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Lynne Arriale and her fine trio have become a bright diamond in the TCB catalog. To date she has released four recordings: A Long Road Home (TCB 979520), Melody (TCB 99552), Live At Montreux (20252) and the present Inspiration. I am continually stuck with the sheer cerebral power of Ms. Arriale's playing. She is a smart performer with and expansive and orchestral style that substitute the mundane earthiness encountered in many trio settings with a sophisticated intellect, exuding confidence and competence. The rhythm unit made up of bassist Jay Anderson and drummer Steve Davis represent the tightest section I have heard since first hearing Fred Hersch. Steering the arrangements as well as all else, Ms. Arriale proves to be a master bandleader.
represents a number of different influences. Leonard Bernstein's "America" from West Side Story is propulsively driven in head and solos, perfectly preserving Bernstein's intent and excitement. Ellington's "It Don't Mean a Thing" sounds like a cross between Gene Harris and Matthew Shipp. The Beatles "Blackbird" is a totally digestible cover, as is Burt Bacharach's "A House is Not a Home." Ms. Arriale's Monk is more iconoclastic than the original ("Bemsha Swing") as are her nods to two contemporaries (Keith Jarrett— "So Tender" and Chick Corea— "Tones for Joan's Bones").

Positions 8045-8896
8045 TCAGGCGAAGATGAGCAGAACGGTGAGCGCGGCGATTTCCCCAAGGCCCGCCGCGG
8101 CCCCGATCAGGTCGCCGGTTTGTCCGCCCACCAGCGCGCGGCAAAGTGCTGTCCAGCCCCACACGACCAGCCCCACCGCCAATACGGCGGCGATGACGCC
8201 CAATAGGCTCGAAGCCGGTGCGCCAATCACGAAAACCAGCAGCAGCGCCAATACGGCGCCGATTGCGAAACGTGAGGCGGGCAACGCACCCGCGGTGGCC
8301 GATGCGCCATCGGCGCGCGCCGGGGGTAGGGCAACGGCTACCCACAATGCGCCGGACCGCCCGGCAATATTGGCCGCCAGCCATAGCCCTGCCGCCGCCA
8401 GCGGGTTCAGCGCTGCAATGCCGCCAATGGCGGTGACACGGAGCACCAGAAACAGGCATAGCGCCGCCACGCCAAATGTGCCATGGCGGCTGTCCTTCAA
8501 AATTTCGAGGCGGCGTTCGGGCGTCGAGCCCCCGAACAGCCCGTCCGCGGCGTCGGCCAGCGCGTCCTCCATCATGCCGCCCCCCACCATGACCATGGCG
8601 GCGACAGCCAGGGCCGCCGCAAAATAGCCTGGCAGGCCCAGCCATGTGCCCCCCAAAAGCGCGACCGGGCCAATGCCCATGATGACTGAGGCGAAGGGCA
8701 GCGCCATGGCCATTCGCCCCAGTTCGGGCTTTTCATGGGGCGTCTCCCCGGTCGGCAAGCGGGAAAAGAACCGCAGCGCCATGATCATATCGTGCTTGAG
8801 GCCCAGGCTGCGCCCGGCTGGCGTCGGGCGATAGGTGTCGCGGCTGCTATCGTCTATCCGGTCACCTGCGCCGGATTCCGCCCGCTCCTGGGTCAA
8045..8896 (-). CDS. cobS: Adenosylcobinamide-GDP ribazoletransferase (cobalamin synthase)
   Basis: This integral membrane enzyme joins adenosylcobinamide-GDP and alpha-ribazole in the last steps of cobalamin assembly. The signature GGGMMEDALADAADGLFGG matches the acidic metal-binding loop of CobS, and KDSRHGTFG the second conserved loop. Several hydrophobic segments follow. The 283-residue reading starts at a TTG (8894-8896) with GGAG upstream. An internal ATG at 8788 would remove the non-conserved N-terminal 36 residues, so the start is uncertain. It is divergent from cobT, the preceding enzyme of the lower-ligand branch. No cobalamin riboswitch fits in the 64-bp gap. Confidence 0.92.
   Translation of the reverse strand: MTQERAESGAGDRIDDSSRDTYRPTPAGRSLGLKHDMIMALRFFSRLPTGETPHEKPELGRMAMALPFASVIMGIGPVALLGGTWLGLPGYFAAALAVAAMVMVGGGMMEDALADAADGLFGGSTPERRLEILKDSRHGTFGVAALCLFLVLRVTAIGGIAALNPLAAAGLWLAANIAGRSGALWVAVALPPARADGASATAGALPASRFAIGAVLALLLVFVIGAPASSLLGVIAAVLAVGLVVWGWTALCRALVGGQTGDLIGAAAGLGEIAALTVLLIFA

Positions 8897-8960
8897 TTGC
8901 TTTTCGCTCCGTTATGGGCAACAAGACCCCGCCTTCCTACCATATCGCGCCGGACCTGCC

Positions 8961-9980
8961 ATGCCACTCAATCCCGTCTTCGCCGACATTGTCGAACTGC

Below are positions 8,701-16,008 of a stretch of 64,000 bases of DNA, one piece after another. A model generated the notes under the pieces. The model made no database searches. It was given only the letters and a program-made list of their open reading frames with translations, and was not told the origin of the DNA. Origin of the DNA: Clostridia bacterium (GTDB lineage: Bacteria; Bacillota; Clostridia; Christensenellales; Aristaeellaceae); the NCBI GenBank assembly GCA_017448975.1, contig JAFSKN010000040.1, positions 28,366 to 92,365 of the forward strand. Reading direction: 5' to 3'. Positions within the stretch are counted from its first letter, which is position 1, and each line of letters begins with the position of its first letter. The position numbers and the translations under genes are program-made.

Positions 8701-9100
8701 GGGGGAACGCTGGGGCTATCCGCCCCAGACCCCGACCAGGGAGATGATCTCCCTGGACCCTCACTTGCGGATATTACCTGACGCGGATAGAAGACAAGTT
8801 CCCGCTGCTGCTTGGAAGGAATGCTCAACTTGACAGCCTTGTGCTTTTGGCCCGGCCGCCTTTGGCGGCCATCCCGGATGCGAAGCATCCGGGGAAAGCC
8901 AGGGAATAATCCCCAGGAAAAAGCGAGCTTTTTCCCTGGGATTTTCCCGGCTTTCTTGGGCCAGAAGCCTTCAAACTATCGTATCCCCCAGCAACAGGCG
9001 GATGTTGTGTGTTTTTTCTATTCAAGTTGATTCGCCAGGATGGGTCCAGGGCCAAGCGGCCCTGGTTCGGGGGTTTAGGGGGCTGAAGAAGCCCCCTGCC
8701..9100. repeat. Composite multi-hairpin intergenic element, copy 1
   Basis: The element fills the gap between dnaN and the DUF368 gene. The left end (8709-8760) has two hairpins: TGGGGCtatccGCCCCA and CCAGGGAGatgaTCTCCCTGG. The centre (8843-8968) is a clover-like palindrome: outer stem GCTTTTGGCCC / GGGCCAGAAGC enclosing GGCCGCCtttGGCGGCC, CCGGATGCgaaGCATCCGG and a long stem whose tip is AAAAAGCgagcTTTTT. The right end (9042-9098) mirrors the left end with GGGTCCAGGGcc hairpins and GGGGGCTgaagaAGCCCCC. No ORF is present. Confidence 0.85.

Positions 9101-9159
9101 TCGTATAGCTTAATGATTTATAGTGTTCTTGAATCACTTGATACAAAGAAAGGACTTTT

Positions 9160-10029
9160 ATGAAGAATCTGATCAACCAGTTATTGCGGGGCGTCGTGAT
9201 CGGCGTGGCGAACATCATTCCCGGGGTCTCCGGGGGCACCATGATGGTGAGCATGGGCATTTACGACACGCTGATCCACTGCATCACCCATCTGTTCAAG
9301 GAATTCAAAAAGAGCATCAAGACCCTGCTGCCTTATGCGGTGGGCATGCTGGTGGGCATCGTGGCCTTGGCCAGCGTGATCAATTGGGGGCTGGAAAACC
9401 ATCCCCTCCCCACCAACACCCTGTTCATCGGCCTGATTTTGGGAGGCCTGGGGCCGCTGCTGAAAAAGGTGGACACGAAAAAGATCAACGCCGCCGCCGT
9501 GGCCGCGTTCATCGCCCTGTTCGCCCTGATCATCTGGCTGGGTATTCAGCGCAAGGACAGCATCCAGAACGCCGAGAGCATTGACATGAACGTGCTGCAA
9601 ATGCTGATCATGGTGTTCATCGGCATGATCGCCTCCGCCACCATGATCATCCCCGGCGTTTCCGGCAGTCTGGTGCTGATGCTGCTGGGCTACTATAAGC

The Lynn Arriale Trio is Jazz as high art. If, as I always tout, that the piano trio is the true jazz chamber music, then Arriale is Mozart.
Track Listing: America; It Don't Mean A Thing; Blackbird; A House Is Not A Home; Bemsha Swing; So Tender; Tones For Joan's Bones; Feeling Good; The Nearness Of You; Mountain Of The Night. (Total Time: 58.42).
Personnel: Lynne Arriale: Piano; Jay Anderson: Bass; Steve Davis: Drums.
I love jazz because it's so different than pop and has an emotional pull that other music does not have.
I was first exposed to jazz when I saw Dave Brubeck in 1974.
The first jazz record I bought was Bitches Brew by Miles Davis.